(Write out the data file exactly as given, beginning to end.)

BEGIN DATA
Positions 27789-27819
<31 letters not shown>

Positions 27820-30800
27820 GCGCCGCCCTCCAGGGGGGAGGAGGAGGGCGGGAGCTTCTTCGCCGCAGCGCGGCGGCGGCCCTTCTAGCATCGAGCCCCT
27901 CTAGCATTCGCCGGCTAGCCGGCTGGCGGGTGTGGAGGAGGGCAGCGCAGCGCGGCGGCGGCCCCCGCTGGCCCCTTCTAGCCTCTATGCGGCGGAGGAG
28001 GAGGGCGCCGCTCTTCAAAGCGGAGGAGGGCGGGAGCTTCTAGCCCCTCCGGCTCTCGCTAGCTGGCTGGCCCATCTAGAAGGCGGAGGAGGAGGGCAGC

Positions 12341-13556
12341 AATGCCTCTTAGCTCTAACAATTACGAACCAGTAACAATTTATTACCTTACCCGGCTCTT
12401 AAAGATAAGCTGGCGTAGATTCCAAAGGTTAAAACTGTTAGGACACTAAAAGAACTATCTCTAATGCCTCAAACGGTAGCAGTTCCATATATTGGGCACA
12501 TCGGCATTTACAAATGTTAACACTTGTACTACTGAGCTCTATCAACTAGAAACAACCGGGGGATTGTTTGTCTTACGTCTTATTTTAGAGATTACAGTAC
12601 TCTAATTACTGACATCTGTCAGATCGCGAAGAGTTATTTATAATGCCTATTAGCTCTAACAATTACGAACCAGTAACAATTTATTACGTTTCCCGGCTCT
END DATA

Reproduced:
Positions 27789-27819
<31 letters not shown>

Positions 27820-30800
27820 GCGCCGCCCTCCAGGGGGGAGGAGGAGGGCGGGAGCTTCTTCGCCGCAGCGCGGCGGCGGCCCTTCTAGCATCGAGCCCCT
27901 CTAGCATTCGCCGGCTAGCCGGCTGGCGGGTGTGGAGGAGGGCAGCGCAGCGCGGCGGCGGCCCCCGCTGGCCCCTTCTAGCCTCTATGCGGCGGAGGAG
28001 GAGGGCGCCGCTCTTCAAAGCGGAGGAGGGCGGGAGCTTCTAGCCCCTCCGGCTCTCGCTAGCTGGCTGGCCCATCTAGAAGGCGGAGGAGGAGGGCAGC

Positions 12341-13556
12341 AATGCCTCTTAGCTCTAACAATTACGAACCAGTAACAATTTATTACCTTACCCGGCTCTT
12401 AAAGATAAGCTGGCGTAGATTCCAAAGGTTAAAACTGTTAGGACACTAAAAGAACTATCTCTAATGCCTCAAACGGTAGCAGTTCCATATATTGGGCACA
12501 TCGGCATTTACAAATGTTAACACTTGTACTACTGAGCTCTATCAACTAGAAACAACCGGGGGATTGTTTGTCTTACGTCTTATTTTAGAGATTACAGTAC
12601 TCTAATTACTGACATCTGTCAGATCGCGAAGAGTTATTTATAATGCCTATTAGCTCTAACAATTACGAACCAGTAACAATTTATTACGTTTCCCGGCTCT